The MFA-Creative Writing's faculty roster boasts an impressive list of authors and the program continues to recruit both promising students and renowned writers.
This semester Dana Spiotta joins the MFA faculty. A National Book Critics Award Finalist for her third novel, Stone Arabia, Spiotta enjoys teaching graduate writing. "I love being in a room with other people who care about writing," she said.
"When you have to explain something--why you think something works well or doesn't, for example--to someone else, you are forced to be precise. It shows that despite the fact that any artistic endeavor has a lot of mystery to it, there are concrete things that can be discussed. It makes me feel hopeful, and it gives me a sense of community."
The Queens community welcomes 86 students and 25 faculty for an intensive week of workshops in fiction, poetry, non-fiction, or stage and screen. The students come to campus twice a year, but continue to work with faculty and peers through distance learning, as part of the school's distinct low-residency program.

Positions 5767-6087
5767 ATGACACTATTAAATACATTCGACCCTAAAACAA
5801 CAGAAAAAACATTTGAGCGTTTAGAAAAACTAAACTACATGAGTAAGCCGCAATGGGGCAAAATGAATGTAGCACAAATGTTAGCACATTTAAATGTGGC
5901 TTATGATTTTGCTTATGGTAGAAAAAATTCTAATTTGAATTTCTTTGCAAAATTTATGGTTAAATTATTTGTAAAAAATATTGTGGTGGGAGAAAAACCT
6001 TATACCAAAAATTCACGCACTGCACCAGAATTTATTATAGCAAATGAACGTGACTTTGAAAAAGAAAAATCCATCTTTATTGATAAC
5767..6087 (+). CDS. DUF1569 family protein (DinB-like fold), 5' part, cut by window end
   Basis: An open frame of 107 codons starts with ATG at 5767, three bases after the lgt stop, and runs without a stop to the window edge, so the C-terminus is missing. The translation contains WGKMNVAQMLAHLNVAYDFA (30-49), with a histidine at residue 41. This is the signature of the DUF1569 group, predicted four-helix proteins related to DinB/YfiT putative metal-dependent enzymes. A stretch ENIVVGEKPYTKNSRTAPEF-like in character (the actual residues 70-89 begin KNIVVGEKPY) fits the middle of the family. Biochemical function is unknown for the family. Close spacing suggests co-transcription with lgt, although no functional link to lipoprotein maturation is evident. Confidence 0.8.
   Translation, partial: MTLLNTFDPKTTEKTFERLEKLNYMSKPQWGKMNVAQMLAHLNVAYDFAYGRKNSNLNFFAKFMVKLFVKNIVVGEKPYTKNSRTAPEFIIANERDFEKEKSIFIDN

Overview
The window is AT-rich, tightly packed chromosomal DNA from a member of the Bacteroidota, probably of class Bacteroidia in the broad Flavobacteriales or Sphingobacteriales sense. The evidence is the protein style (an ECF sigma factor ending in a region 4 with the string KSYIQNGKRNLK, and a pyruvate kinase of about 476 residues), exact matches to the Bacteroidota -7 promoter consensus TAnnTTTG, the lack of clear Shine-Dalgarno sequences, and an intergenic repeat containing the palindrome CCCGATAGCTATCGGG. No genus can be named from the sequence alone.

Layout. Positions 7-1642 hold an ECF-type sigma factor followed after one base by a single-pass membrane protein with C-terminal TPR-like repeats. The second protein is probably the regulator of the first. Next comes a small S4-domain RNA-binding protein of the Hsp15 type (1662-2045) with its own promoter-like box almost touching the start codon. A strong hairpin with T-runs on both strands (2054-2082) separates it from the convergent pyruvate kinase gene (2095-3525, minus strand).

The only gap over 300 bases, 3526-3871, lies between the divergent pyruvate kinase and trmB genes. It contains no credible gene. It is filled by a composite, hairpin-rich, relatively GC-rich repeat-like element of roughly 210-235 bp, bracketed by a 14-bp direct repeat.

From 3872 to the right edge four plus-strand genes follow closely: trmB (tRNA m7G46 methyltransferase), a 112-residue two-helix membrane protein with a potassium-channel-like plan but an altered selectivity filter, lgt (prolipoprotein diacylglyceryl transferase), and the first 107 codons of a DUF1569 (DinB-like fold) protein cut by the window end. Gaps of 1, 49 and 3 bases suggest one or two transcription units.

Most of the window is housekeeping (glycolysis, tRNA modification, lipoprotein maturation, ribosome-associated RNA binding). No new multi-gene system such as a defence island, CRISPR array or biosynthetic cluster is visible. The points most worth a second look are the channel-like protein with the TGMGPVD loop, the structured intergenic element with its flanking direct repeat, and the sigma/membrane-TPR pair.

Spiotta brings fellowship and award stature, teaching experience, and work that is "entirely unique and her own and superb," said program director Fred Leebron. In bringing on new faculty, he seeks writers who will help Queens to have "the broadest possible aesthetic range."
The goal is to continually offer students new perspectives, agreed on-campus program director Michael Kobre. "One of the strengths of a low-residency format in particular is the ability to recruit faculty from all over the country, and we want to take advantage of that ability."
Spiotta, too, sees advantages in joining Queens' community. "Being a writer is a life of solitude," she said. "Sharing with other writers can make you work better when you return to your solitude."